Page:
Monday, July 03, 2006

Superman as Jesus-Figure

Rich has a post about Superman as a Jesus-figure.

Not wanting to be left out of a discussion about my pre-kindergarden hero, I read the following in Wired magazine while working out at the gym today:
Everyone knows the Superman story: rocketed to Earth from the distant planet Krypton just before it explodes, raised by a loving Kansas couple, possessing powers and abilities far beyond those of mortal men, defends the city of Metropolis – and the world – from evil. His real-world origin is more humble: Jerry Siegel and Joe Shuster, two Jewish kids from Cleveland, created him as a character in a newspaper comic strip. But the strip didn’t sell, so they reformatted it and flipped it to a publisher hungry to buy content for one of the first comic books. When the story appeared in the premiere issue of the anthology Action Comics, kids went crazy for it, as if there had always been a Superman-shaped hole in the world and it now was filled.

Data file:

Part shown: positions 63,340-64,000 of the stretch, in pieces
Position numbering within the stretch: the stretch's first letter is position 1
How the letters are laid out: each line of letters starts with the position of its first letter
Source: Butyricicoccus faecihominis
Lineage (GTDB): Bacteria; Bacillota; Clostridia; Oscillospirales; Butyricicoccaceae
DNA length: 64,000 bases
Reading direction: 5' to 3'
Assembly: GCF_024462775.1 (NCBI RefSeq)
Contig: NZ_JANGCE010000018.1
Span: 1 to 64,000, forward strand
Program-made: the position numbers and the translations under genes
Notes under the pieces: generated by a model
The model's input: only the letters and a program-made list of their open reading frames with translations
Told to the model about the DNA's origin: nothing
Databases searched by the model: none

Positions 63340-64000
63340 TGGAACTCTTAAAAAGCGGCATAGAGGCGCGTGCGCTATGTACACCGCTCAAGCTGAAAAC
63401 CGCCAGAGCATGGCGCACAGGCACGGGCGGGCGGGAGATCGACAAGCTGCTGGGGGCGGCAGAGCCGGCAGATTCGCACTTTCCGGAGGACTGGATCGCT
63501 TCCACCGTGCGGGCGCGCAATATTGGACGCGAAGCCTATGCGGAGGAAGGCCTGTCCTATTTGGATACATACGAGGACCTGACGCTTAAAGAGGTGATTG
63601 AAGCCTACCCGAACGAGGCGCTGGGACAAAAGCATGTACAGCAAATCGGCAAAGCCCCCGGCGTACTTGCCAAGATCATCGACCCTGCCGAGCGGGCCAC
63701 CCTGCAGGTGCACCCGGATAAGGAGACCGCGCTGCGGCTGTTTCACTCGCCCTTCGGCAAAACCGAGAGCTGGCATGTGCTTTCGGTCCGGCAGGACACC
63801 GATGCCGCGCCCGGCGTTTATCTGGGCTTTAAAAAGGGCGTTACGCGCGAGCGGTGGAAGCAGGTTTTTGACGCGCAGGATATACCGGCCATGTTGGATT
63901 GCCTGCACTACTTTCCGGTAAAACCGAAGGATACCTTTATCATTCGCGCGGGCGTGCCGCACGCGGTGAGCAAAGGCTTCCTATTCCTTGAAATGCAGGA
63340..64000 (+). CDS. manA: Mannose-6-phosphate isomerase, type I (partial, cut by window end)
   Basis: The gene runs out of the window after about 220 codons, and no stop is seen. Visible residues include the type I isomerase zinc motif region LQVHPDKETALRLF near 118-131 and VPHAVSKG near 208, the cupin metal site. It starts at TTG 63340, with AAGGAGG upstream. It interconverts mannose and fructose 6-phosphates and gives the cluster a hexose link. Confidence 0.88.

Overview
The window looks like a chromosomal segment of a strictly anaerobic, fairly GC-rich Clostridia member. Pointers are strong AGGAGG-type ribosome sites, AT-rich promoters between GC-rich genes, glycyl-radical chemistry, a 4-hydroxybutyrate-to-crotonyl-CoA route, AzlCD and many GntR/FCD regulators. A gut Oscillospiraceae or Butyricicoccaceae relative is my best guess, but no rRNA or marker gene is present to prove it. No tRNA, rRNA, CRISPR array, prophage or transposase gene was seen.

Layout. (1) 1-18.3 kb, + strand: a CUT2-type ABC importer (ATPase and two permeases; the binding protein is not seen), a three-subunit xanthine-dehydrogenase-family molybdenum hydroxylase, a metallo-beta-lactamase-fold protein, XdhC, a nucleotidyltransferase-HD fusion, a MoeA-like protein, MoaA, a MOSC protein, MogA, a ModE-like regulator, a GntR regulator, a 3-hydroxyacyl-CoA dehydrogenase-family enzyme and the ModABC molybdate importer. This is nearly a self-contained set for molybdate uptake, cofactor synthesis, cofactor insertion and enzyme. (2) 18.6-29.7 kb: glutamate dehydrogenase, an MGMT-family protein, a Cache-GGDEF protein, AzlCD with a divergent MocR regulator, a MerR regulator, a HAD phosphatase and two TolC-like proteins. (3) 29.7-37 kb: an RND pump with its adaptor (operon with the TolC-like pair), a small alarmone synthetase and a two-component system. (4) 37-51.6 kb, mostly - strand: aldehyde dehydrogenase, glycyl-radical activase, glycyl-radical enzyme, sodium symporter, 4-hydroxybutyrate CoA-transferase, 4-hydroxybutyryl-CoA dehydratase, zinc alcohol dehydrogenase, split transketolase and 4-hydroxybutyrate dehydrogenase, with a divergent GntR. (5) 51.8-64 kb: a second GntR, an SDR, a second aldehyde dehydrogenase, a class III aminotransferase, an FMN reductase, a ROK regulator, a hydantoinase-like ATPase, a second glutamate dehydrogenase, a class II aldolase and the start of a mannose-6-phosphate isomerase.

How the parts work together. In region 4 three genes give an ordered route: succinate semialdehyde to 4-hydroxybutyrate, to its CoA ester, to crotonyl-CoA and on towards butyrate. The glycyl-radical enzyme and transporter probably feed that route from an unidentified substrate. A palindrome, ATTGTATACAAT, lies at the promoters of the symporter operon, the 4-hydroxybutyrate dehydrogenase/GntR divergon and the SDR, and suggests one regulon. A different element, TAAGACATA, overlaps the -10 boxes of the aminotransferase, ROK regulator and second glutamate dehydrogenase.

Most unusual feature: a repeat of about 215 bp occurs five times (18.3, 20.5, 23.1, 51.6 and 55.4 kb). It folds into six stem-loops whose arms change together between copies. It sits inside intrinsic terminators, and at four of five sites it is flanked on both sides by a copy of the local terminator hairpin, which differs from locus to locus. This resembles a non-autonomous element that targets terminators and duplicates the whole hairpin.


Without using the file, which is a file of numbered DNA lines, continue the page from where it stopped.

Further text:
And that quote should remind of Blaise Pascal's famous quote regarding a God-shaped hole in the human heart:
There is a God-shaped vacuum in the heart of every person, and it can never be filled by any created thing. It can only be filled by God, made known through Jesus Christ.

I also found this on the Internet from Blaise Pascal which may explain why see parallels in comics to the Messiah:
What else does this craving, and this helplessness, proclaim but that there was once in man a true happiness, of which all that now remains is the empty print and trace? This he tries in vain to fill with everything around him, seeking in things that are not there the help he cannot find in those that are, though none can help, since this infinite abyss can be filled only with an infinite and immutable object; in other words by God himself.

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